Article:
Business leaders discuss how new flag impacts state economy

Published 6:21 am Thursday, June 17, 2021

A prominent Mississippi business leader said Wednesday the decision to change the state’s flag has removed a “significant impediment” to economic development in Mississippi.

Mississippi lawmakers voted last year to retire a Confederate-themed flag state as part of the national reckoning over racial injustice.

“This, I think, removes a significant impediment, and will change perceptions of Mississippi across this country and across the world,” said Anthony Wilson, 2020-2021 Mississippi Economic Council chair, at the council’s annual meeting in Jackson.
The Mississippi Economic Council was a staunch supporter of the legislature’s decision to surrender the last state banner in the U.S. that included the Confederate battle emblem — a red field topped by a blue X with 13 white stars. The rebel flag has been used by Ku Klux Klan groups and is widely condemned as racist.

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During the November 2020 Election, Mississippi voters approved the new state flag with a magnolia and the phrase “In God We Trust.” That flag was officially adopted by the state Legislature this year.

The flag was displayed prominently at the in-person event at the Jackson Convention Complex, which drew hundreds of business leaders from across the state. Dozens of small state flags lined a red carpet in front of a stage and podium, behind which was displayed another massive state flag.

Wilson, who is president and CEO of Mississippi Power, a subsidiary of Southern Company, said he is filled with pride when he sees people all over Mississippi choosing to fly the new flag.

“I see more state flags today than I ever have in my life,” he said. “Without question, taking down the controversial state flag was a defining moment for our state.”

Also present at the event was Tribal Chief of the Mississippi Band of Choctaw Indians Cyrus Ben, who was one of the nine members selected by Republican Gov. Tate Reeves to serve on the Mississippi State Flag Commission.

Commission members parsed through thousands of designs submitted by the public to chose a final design to put on the November ballot.

Ben said serving on the commission was an honor that gave him a chance to educate people in Mississippi about the Mississippi Band of Choctaw Indians, the state’s only federally recognized Native American tribe.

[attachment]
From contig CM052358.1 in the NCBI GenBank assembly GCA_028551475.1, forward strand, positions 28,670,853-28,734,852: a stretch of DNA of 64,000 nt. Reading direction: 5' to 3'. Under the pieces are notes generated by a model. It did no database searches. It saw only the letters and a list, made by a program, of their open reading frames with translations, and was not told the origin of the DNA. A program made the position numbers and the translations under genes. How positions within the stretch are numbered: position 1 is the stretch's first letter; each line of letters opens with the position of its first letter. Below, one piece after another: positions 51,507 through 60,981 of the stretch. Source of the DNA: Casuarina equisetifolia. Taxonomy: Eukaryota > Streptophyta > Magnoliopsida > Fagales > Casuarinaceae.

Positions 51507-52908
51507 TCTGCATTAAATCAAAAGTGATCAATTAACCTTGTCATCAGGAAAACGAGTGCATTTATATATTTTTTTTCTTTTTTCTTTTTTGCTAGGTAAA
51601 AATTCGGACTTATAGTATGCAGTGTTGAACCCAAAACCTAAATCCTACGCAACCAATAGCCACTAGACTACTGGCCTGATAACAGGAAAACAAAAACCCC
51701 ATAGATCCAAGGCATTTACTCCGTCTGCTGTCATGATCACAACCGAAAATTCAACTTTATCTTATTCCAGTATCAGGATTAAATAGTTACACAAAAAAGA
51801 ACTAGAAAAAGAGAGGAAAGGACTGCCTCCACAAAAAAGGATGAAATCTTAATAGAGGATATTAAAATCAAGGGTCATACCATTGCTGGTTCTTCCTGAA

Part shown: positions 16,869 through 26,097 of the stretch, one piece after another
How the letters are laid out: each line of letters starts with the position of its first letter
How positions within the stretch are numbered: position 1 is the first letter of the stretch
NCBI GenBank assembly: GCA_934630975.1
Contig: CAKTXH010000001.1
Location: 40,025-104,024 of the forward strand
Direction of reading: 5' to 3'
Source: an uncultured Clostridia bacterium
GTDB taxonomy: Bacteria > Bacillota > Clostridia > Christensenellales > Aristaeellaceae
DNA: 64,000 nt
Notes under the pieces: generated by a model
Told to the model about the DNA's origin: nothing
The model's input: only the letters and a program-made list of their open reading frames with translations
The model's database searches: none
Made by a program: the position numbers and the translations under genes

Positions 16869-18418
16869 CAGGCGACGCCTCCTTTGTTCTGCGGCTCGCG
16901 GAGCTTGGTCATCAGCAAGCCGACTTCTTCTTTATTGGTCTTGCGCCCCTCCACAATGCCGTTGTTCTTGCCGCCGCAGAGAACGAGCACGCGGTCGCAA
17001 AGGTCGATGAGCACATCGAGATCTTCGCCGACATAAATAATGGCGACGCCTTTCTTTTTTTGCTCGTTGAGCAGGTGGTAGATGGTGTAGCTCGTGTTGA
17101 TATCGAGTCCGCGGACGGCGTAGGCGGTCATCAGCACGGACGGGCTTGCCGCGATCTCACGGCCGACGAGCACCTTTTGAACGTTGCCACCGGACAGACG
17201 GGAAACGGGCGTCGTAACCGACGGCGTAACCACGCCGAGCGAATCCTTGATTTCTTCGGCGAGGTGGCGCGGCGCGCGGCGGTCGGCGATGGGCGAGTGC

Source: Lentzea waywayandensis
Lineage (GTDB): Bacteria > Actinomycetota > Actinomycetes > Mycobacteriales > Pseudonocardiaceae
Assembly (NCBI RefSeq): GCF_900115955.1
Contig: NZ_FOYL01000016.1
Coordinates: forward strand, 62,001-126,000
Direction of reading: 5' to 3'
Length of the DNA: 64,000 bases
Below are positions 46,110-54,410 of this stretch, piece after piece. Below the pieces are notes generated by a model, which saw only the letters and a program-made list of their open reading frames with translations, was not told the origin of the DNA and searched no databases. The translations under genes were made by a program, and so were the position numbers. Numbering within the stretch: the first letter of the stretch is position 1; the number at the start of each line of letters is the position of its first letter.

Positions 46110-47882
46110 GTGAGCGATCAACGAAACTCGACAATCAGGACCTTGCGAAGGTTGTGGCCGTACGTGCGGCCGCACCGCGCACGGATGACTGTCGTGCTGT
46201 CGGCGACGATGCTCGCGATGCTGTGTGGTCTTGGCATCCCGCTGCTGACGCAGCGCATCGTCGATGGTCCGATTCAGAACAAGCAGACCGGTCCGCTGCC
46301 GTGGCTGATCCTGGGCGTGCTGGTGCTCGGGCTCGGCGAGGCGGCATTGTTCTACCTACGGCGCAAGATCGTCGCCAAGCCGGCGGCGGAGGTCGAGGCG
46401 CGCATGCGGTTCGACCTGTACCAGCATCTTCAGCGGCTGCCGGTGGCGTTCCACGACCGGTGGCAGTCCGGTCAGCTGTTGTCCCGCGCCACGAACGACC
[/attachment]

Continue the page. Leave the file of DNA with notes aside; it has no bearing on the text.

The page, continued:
It’s a perspective that has historically been forgotten or overlooked, he said.

“Many are not aware of who we are, that we are still alive and thriving here in central Mississippi,” he said. The new flag design features a gold star is made of diamond shapes that are significant to the Choctaw culture.

Executive Director of the Mississippi Development Authority John Rounsaville was a panelist at the event. He said the importance of the flag change to a business looking to come to Mississippi depends on the industry.

“On your consumer-facing manufacturers or consumer-facing businesses, it can be important — it’s not a major topic of discussion,” Rounsaville said. “But when we talk to site consultants, and even some companies, there have been times when it comes up.”

“I think, overall, it’s very favorable to the state of Mississippi to have the flag change,” he added.

The governor did not specifically mention the flag in his address at the meeting, instead focusing on the economic growth in the state during the last year. Reeves said the average capital investment in the state of Mississippi during the last 10 years was $900 million per year. In 2020, it was $1.7 billion, he said.

After his speech, when asked about the flag and other major factors that contributed to that economic growth, Reeves said: “This business community that is represented here today has worked very closely with our administration to remove hurdles, and to make Mississippi an even better place to invest capital and create jobs.”